Rosie’s #Bookreview Team #RBRT The Promise Of Provence by @patricia_sands

Today’s team review is from Alison, she blogs at

Rosie's Book Review team 1

Alison has been reading The Promise Of Provence by Patricia Sands


The Promise of Provence by Patricia Sands

I’m not really a romance fan, but I was drawn to this book because I love France. But I admit I was a bit wary.

The beginning of this book really draws you in. Katherine goes home after a long day at work hoping to celebrate her anniversary but instead finds her life falling apart. Her husband has left her for a younger woman. Katherine is devastated, and her reaction is portrayed sympathetically and authentically. In too many books these scenarios are treated in a rather cavalier way – the feisty (god, I hate that word) protagonist seems to bounce back and quickly finds love or strength or whatever – but here Katherine suffers, questions herself and definitely hits those lows.

Her mother, an absolutely wonderful character, offers warmth, sympathy and love, and, along with cousin Andrea and friend Molly, helps Katherine to slowly come back to life. But there is more trouble and grief in store, and Katherine decides to go to Provence, a place that holds happy memories from her past.

The descriptions of Provence are wonderful; the detail is engaging and entertaining, especially if, like me, you love France. I can see, however, that it might be too much for some people and I do think readers need to be aware that this book is definitely part travelogue. For me though, that was the interesting bit and I really enjoyed reading about the countryside, the people, the food and the weather.

The book details two trips to France along with more about Katherine’s life back in Canada. This details her relationship with Molly and Molly’s problems. For me, this was part of the book that I really didn’t get along with. I like Katherine; I’m interested in her story. I didn’t like Molly at all, and I wondered why her trials and tribulations were part of the narrative. For me, they detracted from the main story and weren’t necessary. This is about Katherine and I think that the author has gone too far in bringing so much of Molly’s story into the novel.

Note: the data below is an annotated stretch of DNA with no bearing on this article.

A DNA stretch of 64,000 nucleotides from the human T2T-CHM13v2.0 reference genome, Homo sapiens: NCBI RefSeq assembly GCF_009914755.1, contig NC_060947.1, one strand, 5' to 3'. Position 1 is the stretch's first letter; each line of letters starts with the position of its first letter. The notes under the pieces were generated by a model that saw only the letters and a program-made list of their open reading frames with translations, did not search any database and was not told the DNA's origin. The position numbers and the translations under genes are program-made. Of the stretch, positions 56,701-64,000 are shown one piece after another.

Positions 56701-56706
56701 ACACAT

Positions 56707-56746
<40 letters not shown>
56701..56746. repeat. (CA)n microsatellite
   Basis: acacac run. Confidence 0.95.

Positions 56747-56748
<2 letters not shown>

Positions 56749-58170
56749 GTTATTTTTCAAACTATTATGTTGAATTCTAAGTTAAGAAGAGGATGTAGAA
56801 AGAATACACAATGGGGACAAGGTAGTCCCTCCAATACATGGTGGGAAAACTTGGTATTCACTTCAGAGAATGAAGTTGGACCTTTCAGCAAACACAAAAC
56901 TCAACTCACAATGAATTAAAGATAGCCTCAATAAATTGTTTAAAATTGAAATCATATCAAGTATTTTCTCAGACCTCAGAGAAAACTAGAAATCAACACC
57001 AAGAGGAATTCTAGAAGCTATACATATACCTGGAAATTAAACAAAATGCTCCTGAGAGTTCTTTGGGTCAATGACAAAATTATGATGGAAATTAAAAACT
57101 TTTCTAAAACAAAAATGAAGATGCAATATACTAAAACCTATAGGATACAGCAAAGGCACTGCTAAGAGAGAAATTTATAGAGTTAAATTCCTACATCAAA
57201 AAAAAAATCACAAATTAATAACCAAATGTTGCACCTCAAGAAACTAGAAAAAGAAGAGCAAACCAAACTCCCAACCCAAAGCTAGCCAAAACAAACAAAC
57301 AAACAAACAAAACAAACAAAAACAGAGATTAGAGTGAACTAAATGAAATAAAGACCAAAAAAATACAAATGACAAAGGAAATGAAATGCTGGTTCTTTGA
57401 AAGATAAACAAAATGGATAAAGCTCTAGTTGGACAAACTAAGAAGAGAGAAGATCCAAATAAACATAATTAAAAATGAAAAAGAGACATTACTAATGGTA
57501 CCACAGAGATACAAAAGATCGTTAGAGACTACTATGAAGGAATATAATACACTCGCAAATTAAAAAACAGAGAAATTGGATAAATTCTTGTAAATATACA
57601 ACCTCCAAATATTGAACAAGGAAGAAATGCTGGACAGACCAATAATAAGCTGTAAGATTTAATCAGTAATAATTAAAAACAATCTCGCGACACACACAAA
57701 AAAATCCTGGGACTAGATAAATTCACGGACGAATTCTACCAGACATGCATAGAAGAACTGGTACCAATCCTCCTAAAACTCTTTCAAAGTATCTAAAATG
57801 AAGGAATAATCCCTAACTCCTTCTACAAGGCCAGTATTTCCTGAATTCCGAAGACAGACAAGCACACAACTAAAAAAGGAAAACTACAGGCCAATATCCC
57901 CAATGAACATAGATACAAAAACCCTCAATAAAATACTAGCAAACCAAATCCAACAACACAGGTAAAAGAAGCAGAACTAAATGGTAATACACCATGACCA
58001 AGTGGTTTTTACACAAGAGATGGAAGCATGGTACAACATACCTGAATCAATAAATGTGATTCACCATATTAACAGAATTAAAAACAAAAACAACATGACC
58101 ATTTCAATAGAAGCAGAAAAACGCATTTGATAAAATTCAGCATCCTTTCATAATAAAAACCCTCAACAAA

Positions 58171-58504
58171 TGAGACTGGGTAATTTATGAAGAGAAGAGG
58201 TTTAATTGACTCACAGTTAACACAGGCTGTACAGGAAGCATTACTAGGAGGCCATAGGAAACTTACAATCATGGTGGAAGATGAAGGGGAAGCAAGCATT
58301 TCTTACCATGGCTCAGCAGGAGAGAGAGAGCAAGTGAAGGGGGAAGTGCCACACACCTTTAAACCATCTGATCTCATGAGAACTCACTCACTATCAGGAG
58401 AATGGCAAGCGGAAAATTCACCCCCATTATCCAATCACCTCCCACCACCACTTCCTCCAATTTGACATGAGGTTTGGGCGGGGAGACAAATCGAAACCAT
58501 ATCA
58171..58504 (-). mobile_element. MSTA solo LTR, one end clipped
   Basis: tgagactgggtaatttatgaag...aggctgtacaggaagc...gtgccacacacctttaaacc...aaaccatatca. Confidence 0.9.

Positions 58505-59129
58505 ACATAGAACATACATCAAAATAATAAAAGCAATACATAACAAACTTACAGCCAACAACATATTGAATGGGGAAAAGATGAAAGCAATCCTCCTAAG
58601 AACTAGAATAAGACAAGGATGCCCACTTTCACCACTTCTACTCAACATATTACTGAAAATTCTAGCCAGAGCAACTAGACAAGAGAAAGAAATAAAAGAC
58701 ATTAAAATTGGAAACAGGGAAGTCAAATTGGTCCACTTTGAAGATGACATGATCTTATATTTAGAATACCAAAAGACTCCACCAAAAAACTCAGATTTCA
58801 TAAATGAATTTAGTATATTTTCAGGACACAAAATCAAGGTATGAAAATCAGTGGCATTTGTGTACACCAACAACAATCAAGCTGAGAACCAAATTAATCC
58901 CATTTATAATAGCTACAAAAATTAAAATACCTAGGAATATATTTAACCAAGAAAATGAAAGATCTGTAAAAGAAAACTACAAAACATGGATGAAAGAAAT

Leaving out this side plot would also make the book shorter. It is a very long read and there were definitely lots of bits that I thought could have been cut. In all honesty, it could have been half the length.

That said, I surprised myself by enjoying this novel very much. There is something very warm about it, very engaging, and the author’s love of France comes across very clearly.

4 out of 5 stars

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Rosie’s Book Review Team #RBRT Barb reviews A Cry from the Deep by Diana Stevans

Today’s book review is from team member Barb, she blogs at


Barb chose to read and review A Cry From The Deep by Diana Stevan


The south of France’s Provence region, New York City, and Ireland’s beautiful Donegal Bay are some of my favorite places on earth. So when I realized they were the settings for Diana Stevan’s debut novel, A Cry from the Deep, I was excited to receive a review copy.

Margaret is a young woman in late nineteenth century Ireland praying that her sailor lover James returns before she needs to wed another man. When his boat is spotted, she joyously prepares for their wedding and joins him on his ship, the ill-fated Alice O’Meary. In our time, Catherine is a young underwater photographer and mother attempting to recover from the traumatic dive that destroyed both her career and her marriage. When she’s lured away from her lavender farm in the south of France by the chance to document the hunt for a historically significant treasure-laden shipwreck off the Irish coast, she joins the unethical treasure hunter Kurt Henessy and handsome nautical archeologist Daniel Costello. Returning to New York with her young daughter Alex, Catherine’s flea-market purchase of an old gold ring unites the two women from across the centuries as Catherine begins to experience Margaret’s story.